Welcome to Cheat Sheet, our brief breakdown-style reviews of festival films, VR previews, and other special event releases. This review was originally posted after the film’s premiere at the 2018 SXSW Interactive Festival, where it played under the title Search. It has been updated for the film’s wide theatrical release.
In 2015, the movie Unfriended landed in theaters, telling a conventional supernatural revenge story with an unconventional conceit: the entire film took place on the screen of one character’s laptop. That approach really shouldn’t have worked, but Unfriended was nevertheless a creepy, unsettling, low-budget success. When I spoke with producer Timur Bekmambetov at the time, he envisioned “screen movies” as an entire genre.
The filmmaker is taking his next big swing at the format with Searching, starring Star Trek’s John Cho and Will & Grace’s Debra Messing. It’s the story of a father who frantically tries to find his daughter when she goes missing — only this time, the film doesn’t just take place on a single laptop. It takes place on the screens of multiple computers, with an iPhone thrown into the mix for good measure. Once again, this is an idea that shouldn’t work. But Searching is a taut, surprisingly emotional ride. It doesn’t entirely stick the landing, but it’s proof the screen-movie concept isn’t just a one-off fluke.
What’s the genre?
Bekmambetov might have described it as “a screen movie” a couple of years ago, but now, Searching can just be considered a straight-up thriller.
What’s it about?
David Kim (Cho) is recently widowed, and he’s been having a hard time connecting with his teenage daughter Margot (Michelle La). One morning, David wakes up to find he’s missed several late-night FaceTime calls from Margot. As the day unfolds, he discovers she’s not at school, and never even came home the night before. Detective Rosemary Vick (Messing) is assigned to the case, and with her help, David begins digging through his daughter’s computer, her search history, and the live-streaming services he never knew she used. They initially suspect she might have simply run away, but as the evidence piles up, it seems likely that something sinister has happened to Margot.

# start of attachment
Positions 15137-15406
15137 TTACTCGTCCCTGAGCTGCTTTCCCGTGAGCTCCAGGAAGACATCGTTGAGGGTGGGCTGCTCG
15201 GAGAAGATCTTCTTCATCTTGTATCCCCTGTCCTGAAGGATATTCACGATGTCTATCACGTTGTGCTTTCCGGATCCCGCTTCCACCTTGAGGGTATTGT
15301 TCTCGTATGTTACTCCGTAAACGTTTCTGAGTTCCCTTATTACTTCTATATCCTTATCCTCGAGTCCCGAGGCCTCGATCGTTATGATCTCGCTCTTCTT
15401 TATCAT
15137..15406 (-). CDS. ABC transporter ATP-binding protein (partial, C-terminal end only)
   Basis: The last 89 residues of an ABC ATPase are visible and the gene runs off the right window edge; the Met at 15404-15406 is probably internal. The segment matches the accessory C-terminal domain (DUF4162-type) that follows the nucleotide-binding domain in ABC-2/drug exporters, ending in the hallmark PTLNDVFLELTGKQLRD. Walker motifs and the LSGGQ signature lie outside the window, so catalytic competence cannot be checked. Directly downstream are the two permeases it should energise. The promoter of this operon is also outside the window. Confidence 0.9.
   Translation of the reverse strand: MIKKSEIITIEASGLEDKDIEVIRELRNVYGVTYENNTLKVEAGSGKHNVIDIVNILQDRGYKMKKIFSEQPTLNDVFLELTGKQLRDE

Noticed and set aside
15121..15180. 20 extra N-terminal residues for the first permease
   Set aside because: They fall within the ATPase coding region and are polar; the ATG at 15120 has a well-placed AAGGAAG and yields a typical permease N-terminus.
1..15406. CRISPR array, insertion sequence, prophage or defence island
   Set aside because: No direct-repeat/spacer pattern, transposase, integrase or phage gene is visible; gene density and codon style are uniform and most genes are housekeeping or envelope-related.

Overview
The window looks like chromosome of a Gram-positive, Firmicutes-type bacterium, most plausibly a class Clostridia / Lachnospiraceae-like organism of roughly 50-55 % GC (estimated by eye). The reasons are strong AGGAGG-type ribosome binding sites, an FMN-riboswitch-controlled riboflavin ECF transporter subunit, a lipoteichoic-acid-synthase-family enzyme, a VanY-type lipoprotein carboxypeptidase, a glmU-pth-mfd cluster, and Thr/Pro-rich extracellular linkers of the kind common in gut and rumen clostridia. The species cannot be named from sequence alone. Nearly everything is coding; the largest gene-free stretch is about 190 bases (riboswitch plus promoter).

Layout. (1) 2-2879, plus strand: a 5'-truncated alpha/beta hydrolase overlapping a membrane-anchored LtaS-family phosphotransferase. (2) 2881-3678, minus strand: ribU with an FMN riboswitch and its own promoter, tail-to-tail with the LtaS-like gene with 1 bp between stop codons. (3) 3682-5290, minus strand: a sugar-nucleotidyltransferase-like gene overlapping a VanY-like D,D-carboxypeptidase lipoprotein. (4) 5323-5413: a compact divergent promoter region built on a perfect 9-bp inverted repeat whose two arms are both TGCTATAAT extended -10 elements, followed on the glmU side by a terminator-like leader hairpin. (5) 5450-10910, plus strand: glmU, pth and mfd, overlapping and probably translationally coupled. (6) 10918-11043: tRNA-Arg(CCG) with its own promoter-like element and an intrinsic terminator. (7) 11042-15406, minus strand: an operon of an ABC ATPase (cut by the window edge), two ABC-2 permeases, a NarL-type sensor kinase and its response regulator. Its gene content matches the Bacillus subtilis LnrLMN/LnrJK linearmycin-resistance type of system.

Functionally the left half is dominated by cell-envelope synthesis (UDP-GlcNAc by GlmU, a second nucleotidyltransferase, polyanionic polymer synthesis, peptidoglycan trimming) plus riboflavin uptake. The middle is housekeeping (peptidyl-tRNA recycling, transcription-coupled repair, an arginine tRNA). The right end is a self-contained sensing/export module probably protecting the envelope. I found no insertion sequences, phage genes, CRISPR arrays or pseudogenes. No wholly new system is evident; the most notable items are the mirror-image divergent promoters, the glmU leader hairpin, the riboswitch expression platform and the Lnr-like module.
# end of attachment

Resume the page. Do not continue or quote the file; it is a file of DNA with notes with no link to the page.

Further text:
What’s it really about?
Director Aneesh Chaganty, who co-wrote the script with producer Sev Ohanian, has a couple of themes on his mind with Searching. Writ large, it’s a movie about the way we deal with grief. David shut down emotionally in response to his wife’s death, compartmentalizing his memories to the point of forgetting her birthday, and hiding any videos that might spark painful memories from his computer’s search results. While he thinks Margot has been doing okay, as he investigates, he slowly realizes she has been struggling more than he ever realized.
Searching also illustrates how we sometimes use online outlets and social networks to express feelings that would perhaps be better discussed in real life. Margot is comfortable talking about her mom to anonymous strangers on a video chat, but doesn’t want to bring up the issue with her own father, which pushes them further and further apart.